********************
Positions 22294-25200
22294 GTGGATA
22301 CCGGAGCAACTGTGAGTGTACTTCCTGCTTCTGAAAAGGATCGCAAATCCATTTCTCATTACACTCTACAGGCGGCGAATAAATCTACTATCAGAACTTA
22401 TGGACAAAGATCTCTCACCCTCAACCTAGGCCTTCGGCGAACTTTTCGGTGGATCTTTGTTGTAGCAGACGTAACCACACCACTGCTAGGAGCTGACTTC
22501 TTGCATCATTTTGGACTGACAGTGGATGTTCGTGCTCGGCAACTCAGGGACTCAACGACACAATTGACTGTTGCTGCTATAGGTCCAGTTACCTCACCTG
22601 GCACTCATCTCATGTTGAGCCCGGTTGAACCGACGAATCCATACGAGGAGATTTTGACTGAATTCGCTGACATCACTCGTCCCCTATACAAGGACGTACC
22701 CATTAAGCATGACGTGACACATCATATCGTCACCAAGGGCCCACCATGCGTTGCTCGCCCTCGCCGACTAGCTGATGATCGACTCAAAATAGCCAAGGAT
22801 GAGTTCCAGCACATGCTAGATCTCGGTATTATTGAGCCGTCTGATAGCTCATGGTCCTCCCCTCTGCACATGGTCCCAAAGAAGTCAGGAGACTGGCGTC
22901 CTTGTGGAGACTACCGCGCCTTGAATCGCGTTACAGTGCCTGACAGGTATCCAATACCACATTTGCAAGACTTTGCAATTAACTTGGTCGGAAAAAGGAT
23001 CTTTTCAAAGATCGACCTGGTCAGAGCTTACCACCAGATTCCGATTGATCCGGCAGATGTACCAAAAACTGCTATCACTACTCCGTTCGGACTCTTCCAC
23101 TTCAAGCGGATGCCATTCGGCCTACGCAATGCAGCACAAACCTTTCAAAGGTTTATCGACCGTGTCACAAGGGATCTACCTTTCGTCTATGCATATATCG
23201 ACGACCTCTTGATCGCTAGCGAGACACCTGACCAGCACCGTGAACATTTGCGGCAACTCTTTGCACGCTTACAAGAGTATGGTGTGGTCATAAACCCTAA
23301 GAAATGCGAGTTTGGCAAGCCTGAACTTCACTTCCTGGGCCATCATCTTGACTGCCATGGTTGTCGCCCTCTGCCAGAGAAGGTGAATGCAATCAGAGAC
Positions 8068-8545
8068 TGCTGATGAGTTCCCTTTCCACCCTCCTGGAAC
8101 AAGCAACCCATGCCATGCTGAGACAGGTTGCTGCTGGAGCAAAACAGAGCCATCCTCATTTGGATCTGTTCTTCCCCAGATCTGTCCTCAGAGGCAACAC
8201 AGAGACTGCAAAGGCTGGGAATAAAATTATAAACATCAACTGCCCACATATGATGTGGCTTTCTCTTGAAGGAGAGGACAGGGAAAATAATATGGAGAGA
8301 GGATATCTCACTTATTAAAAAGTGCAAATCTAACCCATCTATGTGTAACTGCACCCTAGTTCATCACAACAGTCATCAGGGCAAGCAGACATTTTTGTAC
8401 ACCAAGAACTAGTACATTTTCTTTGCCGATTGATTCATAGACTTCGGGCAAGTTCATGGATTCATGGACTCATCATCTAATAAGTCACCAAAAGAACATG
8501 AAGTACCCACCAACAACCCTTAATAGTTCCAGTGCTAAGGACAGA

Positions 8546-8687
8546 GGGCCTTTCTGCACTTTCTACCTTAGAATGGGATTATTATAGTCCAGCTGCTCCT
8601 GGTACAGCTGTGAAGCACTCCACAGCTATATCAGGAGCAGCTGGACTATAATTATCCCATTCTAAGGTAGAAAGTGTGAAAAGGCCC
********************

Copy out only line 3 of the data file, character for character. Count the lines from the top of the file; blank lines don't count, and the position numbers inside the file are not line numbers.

22301 CCGGAGCAACTGTGAGTGTACTTCCTGCTTCTGAAAAGGATCGCAAATCCATTTCTCATTACACTCTACAGGCGGCGAATAAATCTACTATCAGAACTTA